Two men with Fresno ties who build rocket engines for a living have turned their expertise to something the rest of us can relate to: golf.
Ron Tanouye and Pascal Okpo recently opened GolfTEC Improvement Center in Fresno, in addition to their day jobs at Pratt & Whitney Rocketdyne Inc., which has contracted with NASA to build the space shuttle engine, among other jobs.
The GolfTEC franchise uses sensors and motion-evaluation computers to help golfers improve their swing.
A small harness worn on the torso and hips records golfers' movements. The moves are compared to the swings of 150 touring professionals.
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Coaches help clients work on their game skills.
Okpo, a native of the Ivory Coast, came to the United States as an exchange student and attended California State University, Fresno.
Tanouye frequently visited relatives in Fresno County during his childhood. Both now live in the Valencia area.
GolfTEC is at the northeast corner of Cedar and Nees avenues. The franchise joins existing golf instruction offered at most golf courses.
The business will celebrate its grand opening, which is open to the public, beginning at 10 a.m. Thursday.
A ribbon cutting will be followed by free test runs of the equipment.
Plugging a gap
Officials of Gap Inc. have decided what to do with a portion of the 216 acres they bought from the city of Fresno in 1997 for $2.
The retailer plans a 1.9-megawatt solar system -- enough to power 350 houses -- on 5 acres. The system will help power the company's adjacent 2 million-square-foot distribution center.
The system is to be financed and operated by MMA Renewable Ventures and will generate power for 20 years through a contract with Gap. It will supply about 7.4% of the plant's electricity needs, spokeswoman Melissa Swanson said.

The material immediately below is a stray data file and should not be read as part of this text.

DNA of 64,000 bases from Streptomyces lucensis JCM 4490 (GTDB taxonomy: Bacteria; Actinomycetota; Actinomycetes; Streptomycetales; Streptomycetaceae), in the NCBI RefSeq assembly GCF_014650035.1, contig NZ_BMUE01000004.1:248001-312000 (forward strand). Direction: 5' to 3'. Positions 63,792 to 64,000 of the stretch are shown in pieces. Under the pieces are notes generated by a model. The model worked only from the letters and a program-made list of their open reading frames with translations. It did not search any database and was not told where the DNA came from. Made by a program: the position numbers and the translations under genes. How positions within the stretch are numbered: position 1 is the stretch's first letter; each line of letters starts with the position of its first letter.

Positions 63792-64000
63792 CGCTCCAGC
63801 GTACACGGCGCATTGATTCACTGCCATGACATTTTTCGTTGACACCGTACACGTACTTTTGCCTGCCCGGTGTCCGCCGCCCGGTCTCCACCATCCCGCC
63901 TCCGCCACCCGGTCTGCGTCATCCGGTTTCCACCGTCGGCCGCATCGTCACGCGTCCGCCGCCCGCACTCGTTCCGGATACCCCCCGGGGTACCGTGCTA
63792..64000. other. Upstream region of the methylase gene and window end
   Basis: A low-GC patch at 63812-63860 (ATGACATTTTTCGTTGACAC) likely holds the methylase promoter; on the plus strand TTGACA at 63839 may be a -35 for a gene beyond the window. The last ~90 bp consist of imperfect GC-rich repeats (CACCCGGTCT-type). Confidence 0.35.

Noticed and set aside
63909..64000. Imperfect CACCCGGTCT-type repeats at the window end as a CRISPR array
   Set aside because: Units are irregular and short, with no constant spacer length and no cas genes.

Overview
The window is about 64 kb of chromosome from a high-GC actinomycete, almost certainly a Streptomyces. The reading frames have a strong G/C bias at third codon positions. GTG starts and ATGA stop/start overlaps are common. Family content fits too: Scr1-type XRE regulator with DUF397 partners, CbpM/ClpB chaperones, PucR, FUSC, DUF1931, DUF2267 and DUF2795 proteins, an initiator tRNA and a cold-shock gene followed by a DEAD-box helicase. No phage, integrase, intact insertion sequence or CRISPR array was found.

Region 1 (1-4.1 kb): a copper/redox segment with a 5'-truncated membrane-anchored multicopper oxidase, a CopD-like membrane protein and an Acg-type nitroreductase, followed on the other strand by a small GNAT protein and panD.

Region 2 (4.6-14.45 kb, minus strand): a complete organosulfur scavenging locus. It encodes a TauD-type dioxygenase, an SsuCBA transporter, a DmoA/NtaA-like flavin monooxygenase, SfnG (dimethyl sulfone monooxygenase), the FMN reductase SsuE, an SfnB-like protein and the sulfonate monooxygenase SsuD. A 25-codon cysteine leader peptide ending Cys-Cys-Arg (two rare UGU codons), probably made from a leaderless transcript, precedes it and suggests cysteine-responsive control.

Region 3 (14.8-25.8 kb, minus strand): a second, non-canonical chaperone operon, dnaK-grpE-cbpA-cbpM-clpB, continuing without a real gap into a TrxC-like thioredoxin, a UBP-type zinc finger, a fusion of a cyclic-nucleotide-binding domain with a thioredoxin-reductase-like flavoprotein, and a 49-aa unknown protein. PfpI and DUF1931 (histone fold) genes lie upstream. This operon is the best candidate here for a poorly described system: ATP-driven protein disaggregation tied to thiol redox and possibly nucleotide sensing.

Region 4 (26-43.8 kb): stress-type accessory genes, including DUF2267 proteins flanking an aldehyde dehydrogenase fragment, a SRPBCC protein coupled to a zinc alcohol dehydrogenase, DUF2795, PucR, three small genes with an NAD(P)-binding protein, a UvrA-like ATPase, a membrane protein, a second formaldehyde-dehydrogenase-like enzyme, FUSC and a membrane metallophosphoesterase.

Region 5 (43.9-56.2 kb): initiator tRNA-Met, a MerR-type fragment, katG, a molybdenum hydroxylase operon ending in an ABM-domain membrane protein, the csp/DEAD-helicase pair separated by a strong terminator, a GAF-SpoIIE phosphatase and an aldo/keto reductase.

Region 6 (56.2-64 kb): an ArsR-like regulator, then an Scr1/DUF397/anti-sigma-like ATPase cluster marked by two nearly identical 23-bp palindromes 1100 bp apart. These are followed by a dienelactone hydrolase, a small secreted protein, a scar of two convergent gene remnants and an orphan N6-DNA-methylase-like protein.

The system will consist of more than 5,000 panels on a track, which follows the sun to maximize efficiency. Swanson said the system is being installed on land that is otherwise undevelopable.
With little industrial property under development, the vacancy rate for that type of real estate is staying stable at 6% in Fresno and 8.5% in Visalia, a commercial real estate company reported.
Grubb&Ellis/Pearson Realty said demand for space under 10,000 square feet has slowed, but the recent sale of a 40,000-square-foot warehouse on 5 acres in Tulare is indicative of the heightened activity in properties ranging from 20,000 square feet to 60,000 square feet.
As a result, land prices suitable for those types of projects are escalating.
Additionally, the company said in a quarterly report, non-ag businesses are sniffing around, interested in converting cold storage and packinghouses and similar real estate into other types of uses.
"These facilities often include large high-quality buildings, suitable for conversion, at attractive prices. Some are rail served at levels that allow for demolition and reconstruction," Pearson officials said.
The perfect package
Fresno State is responding to a need spawned by consumer demand for conveniently packaged vegetables, fruit, meat and other foods.
The university is developing courses that will train people to use the latest in automated equipment and encourage development of more food processing businesses closer to where the food is harvested -- in the most productive agricultural region in the world, the San Joaquin Valley,
The courses will be offered by the Industrial Technology Department.
"Economically, this brings more employment opportunities for businesses in the Central Valley, because students now don't have to leave the Valley to be educated in this specific field," said Sandra Witte, associate dean for the College of Agricultural Sciences and Technology.
Due to its rich and diverse landscape, California is the top agricultural producing state, and, as a result, it also is the largest food processing employer in the United States, said N. Premchand Mahalik, assistant professor in the Department of Industrial Technology.
Witte said the university already has "the cultivation and harvesting aspects on the school farm, along with the marketing of our products through the Farm Market and the development of new products through our food science program. This program completes other aspects that are crucial to the agricultural industry and fills in the pieces we were missing."